The problem with crisis-oriented assistance programs in the Third World is that crises, no matter how urgent they are, eventually fade.
Too often, when the crisis disappears, so too do the armies of aid workers and buckets of money deployed by the developed world to address them. That has been the history of developmental assistance in Africa, where shameful economic and health conditions have festered for decades, relieved now and then by a turbocharged response to an emergency that catches the developed world’s eye.
There’s reason to fear that the Ebola outbreak in West Africa will follow the same pattern. The explosion of disease and death finally captured global attention late this summer, possibly because the threat of the virus’ spread beyond Africa became inescapable.
Even so, the global response was inexcusably laggard. At the end of August, Medecins Sans Frontieres, the French health organization known in English as Doctors Without Borders, labeled the response “slow and derisory.”
Doctors Without Borders continued: “Today, only a handful of international actors are engaged in the fight against Ebola. But this is nowhere near enough. This is an exceptional crisis, the number of new infections is still on the rise, and the virus has a serious potential to spread to other countries.”
The organization said “more isolation centers have to be set up, epidemiological surveillance and laboratory capacity have to be reinforced, contact tracing and follow-up must be strengthened, communities must be sensitized, experienced staff and training are needed in the field, and general health services must be reopened: These activities must be properly coordinated inside and beyond the borders of the affected countries.”
That’s happening now, nearly two months later, and possibly only because the implications of the West African outbreak terrify the U.S. and European donor countries.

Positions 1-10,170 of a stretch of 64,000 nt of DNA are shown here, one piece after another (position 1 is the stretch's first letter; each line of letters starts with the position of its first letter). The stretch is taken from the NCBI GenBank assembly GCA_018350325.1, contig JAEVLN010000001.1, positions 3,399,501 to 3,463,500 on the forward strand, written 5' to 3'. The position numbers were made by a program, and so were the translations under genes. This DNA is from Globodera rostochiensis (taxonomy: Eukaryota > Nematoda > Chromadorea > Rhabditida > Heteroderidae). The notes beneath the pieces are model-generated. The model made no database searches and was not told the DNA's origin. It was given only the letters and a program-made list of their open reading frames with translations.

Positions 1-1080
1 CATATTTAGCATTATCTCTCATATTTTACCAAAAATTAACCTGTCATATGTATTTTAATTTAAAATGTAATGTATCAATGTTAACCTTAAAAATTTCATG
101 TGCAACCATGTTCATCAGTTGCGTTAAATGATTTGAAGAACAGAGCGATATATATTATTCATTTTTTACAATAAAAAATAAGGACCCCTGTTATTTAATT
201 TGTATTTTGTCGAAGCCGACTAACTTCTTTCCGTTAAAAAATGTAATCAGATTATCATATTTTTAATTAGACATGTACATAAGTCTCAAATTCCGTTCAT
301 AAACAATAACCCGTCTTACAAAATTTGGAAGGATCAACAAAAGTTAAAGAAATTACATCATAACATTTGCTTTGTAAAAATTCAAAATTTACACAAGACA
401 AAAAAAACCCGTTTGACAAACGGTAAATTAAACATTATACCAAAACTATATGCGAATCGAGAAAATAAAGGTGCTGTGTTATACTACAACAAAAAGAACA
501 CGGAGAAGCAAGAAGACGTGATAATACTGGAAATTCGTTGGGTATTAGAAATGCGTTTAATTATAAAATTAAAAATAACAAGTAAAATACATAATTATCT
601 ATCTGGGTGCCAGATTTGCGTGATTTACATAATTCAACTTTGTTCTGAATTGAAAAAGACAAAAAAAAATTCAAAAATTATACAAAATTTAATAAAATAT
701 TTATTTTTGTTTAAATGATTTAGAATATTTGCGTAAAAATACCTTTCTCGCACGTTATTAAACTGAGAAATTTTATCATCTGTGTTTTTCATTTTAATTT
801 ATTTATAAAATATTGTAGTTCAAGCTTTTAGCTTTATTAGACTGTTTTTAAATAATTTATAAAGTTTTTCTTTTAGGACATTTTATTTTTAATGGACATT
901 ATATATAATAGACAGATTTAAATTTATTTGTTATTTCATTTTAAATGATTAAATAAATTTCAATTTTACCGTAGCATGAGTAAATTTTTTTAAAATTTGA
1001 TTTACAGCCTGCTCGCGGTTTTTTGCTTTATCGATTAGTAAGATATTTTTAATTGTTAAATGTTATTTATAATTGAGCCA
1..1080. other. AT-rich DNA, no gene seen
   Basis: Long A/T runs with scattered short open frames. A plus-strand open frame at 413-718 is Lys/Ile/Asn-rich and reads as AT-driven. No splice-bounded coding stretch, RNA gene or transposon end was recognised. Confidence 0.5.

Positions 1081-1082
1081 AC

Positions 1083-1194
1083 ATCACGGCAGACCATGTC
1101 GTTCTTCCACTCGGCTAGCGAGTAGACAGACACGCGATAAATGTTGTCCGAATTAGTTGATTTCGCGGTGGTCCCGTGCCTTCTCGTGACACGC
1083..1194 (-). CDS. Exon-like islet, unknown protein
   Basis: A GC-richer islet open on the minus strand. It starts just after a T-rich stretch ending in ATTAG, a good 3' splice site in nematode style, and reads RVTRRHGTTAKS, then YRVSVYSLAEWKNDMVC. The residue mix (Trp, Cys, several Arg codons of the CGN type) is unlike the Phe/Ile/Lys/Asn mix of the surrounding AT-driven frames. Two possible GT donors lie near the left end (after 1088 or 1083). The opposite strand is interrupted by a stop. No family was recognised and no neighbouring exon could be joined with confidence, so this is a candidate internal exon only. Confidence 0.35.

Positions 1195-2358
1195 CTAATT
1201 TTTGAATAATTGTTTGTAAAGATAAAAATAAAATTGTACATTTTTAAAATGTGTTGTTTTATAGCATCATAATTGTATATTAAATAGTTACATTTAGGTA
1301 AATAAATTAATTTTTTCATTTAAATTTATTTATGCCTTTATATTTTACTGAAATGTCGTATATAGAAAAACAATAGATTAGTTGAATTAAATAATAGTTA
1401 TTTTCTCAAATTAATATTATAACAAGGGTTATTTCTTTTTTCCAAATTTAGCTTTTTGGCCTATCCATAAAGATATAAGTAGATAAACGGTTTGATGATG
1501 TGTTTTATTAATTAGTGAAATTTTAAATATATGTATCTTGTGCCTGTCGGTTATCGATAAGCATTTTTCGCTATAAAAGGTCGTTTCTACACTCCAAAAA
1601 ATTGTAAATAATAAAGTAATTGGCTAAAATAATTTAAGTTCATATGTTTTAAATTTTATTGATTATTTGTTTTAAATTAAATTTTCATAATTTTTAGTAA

But a large number of chronic diseases and other health conditions beset sub-Saharan Africa, causing much higher death tolls than Ebola (if not such rapid growth in the toll). HIV took nearly 122 lives per 100,000 population in Africa in 2012, according to the World Health Organization. In the United States, the figure was 2.6 (in 2010). Malaria is an endemic killer in Africa, accounting for 62 deaths per 100,000 population; in the United States, the disease is so little-known that the CDC doesn’t even bother to measure it.
Death rates from parasitic diseases (often a reflection of poor water sanitary conditions), infant and maternal injuries, and malnutrition are all an order of magnitude or higher than Ebola, which has taken some 4,500 lives in West Africa as of last week. (See accompanying chart.)
The challenges of Africa’s long-term health crisis can only be met with sustained efforts by donor countries and host governments. Regional conflicts invariably make things worse. Indeed, it is presumed that unrest, especially in Sierra Leone and Liberia, strongly contributed to the outbreak of Ebola in that region and hampered efforts to control it. The outbreak is likely to make general health and economic conditions even worse, for health systems have collapsed and civil unrest may well spread.
Cultural practices, poor transport and communications infrastructure, and poverty all contribute to the intractable nature of health problems on the continent. But global indifference has played its part.
It’s conceivable that the Ebola emergency will wake up the outside world to the need for sustained and sustainable health assistance in Africa. But organizations such as Doctors Without Borders have been calling for such assistance for decades. Ebola may be the turning point. Or it may merely produce a torrent of help that will vanish like an afternoon downpour, leaving drought behind.